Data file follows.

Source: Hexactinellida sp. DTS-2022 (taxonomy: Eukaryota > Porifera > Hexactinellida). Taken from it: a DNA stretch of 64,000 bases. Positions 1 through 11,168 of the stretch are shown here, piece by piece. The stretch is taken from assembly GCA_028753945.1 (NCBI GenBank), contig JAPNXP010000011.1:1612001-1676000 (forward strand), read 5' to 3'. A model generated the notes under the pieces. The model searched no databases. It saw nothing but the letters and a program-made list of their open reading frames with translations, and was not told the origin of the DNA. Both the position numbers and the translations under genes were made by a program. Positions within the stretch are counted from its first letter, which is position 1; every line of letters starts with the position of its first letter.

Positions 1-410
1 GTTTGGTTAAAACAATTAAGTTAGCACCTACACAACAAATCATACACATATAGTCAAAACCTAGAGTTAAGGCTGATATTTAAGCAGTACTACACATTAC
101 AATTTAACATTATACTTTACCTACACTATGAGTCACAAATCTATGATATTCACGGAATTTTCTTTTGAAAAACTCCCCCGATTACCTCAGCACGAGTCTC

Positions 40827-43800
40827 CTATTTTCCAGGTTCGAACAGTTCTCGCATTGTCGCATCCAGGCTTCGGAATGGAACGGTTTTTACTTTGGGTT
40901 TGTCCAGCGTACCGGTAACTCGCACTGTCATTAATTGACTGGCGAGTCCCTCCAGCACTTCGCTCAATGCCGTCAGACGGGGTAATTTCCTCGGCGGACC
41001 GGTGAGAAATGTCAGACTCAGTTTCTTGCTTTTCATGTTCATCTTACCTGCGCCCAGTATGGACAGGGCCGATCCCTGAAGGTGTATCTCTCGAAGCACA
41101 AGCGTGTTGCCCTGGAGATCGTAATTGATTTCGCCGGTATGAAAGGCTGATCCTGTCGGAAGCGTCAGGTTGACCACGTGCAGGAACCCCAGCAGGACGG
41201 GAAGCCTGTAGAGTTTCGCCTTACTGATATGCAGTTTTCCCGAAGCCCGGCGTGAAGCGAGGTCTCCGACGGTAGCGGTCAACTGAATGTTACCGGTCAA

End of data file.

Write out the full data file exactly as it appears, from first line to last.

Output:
Source: Hexactinellida sp. DTS-2022 (taxonomy: Eukaryota > Porifera > Hexactinellida). Taken from it: a DNA stretch of 64,000 bases. Positions 1 through 11,168 of the stretch are shown here, piece by piece. The stretch is taken from assembly GCA_028753945.1 (NCBI GenBank), contig JAPNXP010000011.1:1612001-1676000 (forward strand), read 5' to 3'. A model generated the notes under the pieces. The model searched no databases. It saw nothing but the letters and a program-made list of their open reading frames with translations, and was not told the origin of the DNA. Both the position numbers and the translations under genes were made by a program. Positions within the stretch are counted from its first letter, which is position 1; every line of letters starts with the position of its first letter.

Positions 1-410
1 GTTTGGTTAAAACAATTAAGTTAGCACCTACACAACAAATCATACACATATAGTCAAAACCTAGAGTTAAGGCTGATATTTAAGCAGTACTACACATTAC
101 AATTTAACATTATACTTTACCTACACTATGAGTCACAAATCTATGATATTCACGGAATTTTCTTTTGAAAAACTCCCCCGATTACCTCAGCACGAGTCTC

Positions 40827-43800
40827 CTATTTTCCAGGTTCGAACAGTTCTCGCATTGTCGCATCCAGGCTTCGGAATGGAACGGTTTTTACTTTGGGTT
40901 TGTCCAGCGTACCGGTAACTCGCACTGTCATTAATTGACTGGCGAGTCCCTCCAGCACTTCGCTCAATGCCGTCAGACGGGGTAATTTCCTCGGCGGACC
41001 GGTGAGAAATGTCAGACTCAGTTTCTTGCTTTTCATGTTCATCTTACCTGCGCCCAGTATGGACAGGGCCGATCCCTGAAGGTGTATCTCTCGAAGCACA
41101 AGCGTGTTGCCCTGGAGATCGTAATTGATTTCGCCGGTATGAAAGGCTGATCCTGTCGGAAGCGTCAGGTTGACCACGTGCAGGAACCCCAGCAGGACGG
41201 GAAGCCTGTAGAGTTTCGCCTTACTGATATGCAGTTTTCCCGAAGCCCGGCGTGAAGCGAGGTCTCCGACGGTAGCGGTCAACTGAATGTTACCGGTCAA